Hypertension is accompanied by 2 major types of arterial pathologic conditions: smooth muscle hypertrophy of arteriolar resistance vessels and atherosclerosis, primarily involving the larger arteries. Smooth muscle hypertrophy may develop either as a secondary defense against elevated intravascular pressure or as a primary defect responsible for the increased pressure. Insulin and a number of other trophic stimuli may play a pathogenetic role in vascular hypertrophy. Reducing blood pressure and trophic stimuli may cause hypertrophy to be reversed. Because atherosclerosis may be markedly accelerated by hypertension, especially in the presence of concomitant risk factors, such as hypercholesterolemia, cigarette smoking and diabetes mellitus, antihypertensive treatment may attenuate or even reverse the extent of atherosclerosis, but only when the causative factors are also corrected. Some commonly used antihypertensive agents, e.g., diuretics and β blockers without intrinsic sympathomimetic activity, often aggravate hypercholesterolemia and glucose intolerance, thereby diminishing their potential protective value. Other types of drug therapy, such as a blockers, β blockers with intrinsic sympathomimetic activity or other vasodilator activity, angiotensin-converting enzyme inhibitors and calcium entry blockers that may not induce biochemical changes, should provide better control of multiple risks and thereby better protection against atherosclerosis. With a better understanding of how hypertension induces arterial damage, clinicians will be able to provide more appropriate treatment and, it is hoped, alleviate such damage.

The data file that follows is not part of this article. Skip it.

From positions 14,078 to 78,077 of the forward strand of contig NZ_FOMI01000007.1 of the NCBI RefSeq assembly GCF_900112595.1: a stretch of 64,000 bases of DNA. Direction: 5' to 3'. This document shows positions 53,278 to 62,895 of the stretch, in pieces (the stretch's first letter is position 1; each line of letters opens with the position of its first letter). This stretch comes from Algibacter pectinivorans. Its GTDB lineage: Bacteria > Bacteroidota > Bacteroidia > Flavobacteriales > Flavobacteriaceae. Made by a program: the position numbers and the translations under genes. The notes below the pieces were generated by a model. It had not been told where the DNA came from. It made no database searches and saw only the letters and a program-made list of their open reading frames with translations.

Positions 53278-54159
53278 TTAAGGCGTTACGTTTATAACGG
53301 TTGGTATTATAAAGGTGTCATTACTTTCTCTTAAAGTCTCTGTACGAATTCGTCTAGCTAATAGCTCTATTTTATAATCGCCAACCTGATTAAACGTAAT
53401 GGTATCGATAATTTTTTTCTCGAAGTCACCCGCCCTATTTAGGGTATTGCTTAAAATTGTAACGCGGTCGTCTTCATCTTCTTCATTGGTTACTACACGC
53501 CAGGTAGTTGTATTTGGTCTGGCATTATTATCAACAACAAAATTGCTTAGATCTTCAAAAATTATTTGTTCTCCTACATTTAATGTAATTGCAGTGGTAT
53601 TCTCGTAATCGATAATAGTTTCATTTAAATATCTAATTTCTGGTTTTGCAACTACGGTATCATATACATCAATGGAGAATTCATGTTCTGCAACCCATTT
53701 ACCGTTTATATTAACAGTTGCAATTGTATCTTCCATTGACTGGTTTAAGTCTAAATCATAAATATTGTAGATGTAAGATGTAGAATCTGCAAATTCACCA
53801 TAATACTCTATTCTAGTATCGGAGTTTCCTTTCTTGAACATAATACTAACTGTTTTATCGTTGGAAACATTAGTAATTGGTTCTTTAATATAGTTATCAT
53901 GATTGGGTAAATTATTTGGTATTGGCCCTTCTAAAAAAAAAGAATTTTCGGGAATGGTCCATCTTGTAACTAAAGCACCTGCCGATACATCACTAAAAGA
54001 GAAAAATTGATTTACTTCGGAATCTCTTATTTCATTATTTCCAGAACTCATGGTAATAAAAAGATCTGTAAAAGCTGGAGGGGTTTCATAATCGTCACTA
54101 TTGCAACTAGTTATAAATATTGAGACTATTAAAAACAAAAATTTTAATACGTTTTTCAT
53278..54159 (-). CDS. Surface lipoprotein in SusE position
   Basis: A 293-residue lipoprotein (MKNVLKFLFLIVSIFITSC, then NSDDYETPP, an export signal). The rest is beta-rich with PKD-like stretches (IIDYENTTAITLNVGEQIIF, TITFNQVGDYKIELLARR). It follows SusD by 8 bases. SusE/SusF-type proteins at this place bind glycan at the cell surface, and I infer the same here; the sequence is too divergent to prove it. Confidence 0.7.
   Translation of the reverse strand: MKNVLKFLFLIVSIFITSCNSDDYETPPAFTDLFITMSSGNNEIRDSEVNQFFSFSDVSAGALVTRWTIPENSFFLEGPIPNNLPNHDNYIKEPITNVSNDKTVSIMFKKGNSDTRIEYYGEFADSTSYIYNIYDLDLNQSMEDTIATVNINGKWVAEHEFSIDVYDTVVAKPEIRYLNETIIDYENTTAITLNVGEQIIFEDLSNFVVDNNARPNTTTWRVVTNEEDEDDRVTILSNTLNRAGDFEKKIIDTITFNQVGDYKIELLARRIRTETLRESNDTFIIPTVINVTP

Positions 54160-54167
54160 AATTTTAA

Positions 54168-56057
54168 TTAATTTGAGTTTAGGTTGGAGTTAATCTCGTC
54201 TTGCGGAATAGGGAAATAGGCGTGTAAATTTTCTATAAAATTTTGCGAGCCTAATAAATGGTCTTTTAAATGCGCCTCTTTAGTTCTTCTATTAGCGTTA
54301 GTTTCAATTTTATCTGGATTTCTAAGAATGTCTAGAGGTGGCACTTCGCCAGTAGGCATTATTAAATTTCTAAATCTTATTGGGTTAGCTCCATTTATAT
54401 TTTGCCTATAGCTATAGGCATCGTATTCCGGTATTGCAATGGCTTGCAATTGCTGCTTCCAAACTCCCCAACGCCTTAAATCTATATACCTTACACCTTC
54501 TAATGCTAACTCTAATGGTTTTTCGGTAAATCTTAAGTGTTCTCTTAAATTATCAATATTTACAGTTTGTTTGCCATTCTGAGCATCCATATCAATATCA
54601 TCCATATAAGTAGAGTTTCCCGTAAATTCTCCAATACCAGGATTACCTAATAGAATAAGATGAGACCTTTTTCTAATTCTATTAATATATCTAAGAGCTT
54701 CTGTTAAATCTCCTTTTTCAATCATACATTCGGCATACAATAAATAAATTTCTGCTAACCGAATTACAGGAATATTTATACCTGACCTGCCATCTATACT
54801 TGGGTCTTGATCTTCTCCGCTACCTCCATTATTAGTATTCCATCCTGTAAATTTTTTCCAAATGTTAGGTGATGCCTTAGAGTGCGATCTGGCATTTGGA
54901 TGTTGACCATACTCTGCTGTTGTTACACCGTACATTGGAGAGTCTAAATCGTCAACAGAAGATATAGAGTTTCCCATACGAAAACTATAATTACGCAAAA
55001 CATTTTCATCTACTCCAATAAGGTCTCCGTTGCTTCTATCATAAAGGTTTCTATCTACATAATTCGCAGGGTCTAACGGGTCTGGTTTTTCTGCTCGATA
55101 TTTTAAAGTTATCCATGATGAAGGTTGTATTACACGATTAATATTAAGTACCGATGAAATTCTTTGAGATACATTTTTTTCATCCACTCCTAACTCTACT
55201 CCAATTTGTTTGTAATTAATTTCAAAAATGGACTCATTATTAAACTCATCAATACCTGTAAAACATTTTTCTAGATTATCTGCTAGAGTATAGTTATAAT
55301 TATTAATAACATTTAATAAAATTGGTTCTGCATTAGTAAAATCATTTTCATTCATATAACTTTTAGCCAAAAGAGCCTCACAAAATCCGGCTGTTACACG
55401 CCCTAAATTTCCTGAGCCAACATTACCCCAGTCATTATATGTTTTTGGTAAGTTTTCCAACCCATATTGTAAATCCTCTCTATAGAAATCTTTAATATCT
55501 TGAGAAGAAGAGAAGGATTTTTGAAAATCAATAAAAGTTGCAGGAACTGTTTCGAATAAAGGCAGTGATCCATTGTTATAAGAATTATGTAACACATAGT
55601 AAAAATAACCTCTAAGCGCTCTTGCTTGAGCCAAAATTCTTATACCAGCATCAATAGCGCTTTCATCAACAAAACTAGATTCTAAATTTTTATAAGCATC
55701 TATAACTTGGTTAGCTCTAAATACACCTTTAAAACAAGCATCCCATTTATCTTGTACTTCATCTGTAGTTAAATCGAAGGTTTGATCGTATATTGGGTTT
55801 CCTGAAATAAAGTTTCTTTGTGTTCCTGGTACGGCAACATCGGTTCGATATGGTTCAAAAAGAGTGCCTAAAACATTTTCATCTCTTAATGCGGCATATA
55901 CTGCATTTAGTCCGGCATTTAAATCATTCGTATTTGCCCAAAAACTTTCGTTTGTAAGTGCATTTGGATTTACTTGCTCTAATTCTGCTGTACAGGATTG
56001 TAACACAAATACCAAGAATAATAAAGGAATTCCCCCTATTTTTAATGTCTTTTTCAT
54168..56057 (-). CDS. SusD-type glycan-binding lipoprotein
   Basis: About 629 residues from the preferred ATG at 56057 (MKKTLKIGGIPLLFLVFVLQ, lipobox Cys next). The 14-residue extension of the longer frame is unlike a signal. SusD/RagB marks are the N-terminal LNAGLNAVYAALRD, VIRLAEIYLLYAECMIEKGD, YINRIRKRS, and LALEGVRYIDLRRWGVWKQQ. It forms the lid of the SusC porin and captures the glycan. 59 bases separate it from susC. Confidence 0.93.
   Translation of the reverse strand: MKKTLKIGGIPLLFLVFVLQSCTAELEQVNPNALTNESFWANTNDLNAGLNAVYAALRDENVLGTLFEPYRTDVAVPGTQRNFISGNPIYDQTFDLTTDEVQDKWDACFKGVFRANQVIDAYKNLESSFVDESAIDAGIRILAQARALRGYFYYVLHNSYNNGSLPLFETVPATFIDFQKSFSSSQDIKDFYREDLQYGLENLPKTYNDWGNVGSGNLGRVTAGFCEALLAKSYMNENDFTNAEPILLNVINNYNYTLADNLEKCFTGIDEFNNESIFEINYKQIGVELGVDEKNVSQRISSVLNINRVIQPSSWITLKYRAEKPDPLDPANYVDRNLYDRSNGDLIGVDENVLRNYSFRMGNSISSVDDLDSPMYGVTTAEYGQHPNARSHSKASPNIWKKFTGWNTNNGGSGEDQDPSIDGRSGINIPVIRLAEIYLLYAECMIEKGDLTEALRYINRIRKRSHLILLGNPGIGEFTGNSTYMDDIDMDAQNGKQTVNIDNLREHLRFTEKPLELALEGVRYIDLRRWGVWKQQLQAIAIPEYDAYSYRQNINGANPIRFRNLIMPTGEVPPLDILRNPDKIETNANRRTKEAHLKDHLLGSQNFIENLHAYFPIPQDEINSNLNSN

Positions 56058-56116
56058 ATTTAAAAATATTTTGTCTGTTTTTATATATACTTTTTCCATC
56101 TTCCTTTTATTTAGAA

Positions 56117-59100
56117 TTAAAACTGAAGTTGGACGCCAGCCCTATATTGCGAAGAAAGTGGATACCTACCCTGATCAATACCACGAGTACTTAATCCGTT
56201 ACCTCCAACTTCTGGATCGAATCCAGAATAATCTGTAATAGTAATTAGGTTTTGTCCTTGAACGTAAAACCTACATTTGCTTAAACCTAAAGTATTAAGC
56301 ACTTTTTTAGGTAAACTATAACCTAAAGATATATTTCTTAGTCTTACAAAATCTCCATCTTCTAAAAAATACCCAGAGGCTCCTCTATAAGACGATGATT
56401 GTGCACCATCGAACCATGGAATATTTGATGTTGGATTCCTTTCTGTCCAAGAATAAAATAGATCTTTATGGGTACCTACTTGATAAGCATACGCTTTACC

ASJC Scopus subject areas
- Cardiology and Cardiovascular Medicine